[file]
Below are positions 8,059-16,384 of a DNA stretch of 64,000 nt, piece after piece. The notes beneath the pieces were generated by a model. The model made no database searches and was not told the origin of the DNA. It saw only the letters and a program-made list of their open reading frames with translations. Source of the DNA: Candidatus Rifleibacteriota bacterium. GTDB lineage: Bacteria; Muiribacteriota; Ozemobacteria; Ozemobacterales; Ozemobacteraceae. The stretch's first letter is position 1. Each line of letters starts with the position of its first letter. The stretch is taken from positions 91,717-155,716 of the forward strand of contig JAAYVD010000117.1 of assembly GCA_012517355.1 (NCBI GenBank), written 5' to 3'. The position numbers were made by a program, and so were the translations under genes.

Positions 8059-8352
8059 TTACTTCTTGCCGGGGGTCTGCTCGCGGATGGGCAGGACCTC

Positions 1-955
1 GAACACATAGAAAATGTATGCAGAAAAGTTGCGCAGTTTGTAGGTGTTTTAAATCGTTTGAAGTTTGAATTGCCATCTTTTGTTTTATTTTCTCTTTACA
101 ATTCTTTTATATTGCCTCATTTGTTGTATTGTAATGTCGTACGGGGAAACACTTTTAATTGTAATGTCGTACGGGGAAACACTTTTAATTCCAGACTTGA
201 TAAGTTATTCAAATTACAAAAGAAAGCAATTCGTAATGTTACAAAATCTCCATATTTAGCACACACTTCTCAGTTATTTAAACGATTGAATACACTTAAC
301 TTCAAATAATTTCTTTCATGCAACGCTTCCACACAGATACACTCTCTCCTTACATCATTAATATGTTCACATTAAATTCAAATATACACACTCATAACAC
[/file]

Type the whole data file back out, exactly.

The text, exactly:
Below are positions 8,059-16,384 of a DNA stretch of 64,000 nt, piece after piece. The notes beneath the pieces were generated by a model. The model made no database searches and was not told the origin of the DNA. It saw only the letters and a program-made list of their open reading frames with translations. Source of the DNA: Candidatus Rifleibacteriota bacterium. GTDB lineage: Bacteria; Muiribacteriota; Ozemobacteria; Ozemobacterales; Ozemobacteraceae. The stretch's first letter is position 1. Each line of letters starts with the position of its first letter. The stretch is taken from positions 91,717-155,716 of the forward strand of contig JAAYVD010000117.1 of assembly GCA_012517355.1 (NCBI GenBank), written 5' to 3'. The position numbers were made by a program, and so were the translations under genes.

Positions 8059-8352
8059 TTACTTCTTGCCGGGGGTCTGCTCGCGGATGGGCAGGACCTC

Positions 1-955
1 GAACACATAGAAAATGTATGCAGAAAAGTTGCGCAGTTTGTAGGTGTTTTAAATCGTTTGAAGTTTGAATTGCCATCTTTTGTTTTATTTTCTCTTTACA
101 ATTCTTTTATATTGCCTCATTTGTTGTATTGTAATGTCGTACGGGGAAACACTTTTAATTGTAATGTCGTACGGGGAAACACTTTTAATTCCAGACTTGA
201 TAAGTTATTCAAATTACAAAAGAAAGCAATTCGTAATGTTACAAAATCTCCATATTTAGCACACACTTCTCAGTTATTTAAACGATTGAATACACTTAAC
301 TTCAAATAATTTCTTTCATGCAACGCTTCCACACAGATACACTCTCTCCTTACATCATTAATATGTTCACATTAAATTCAAATATACACACTCATAACAC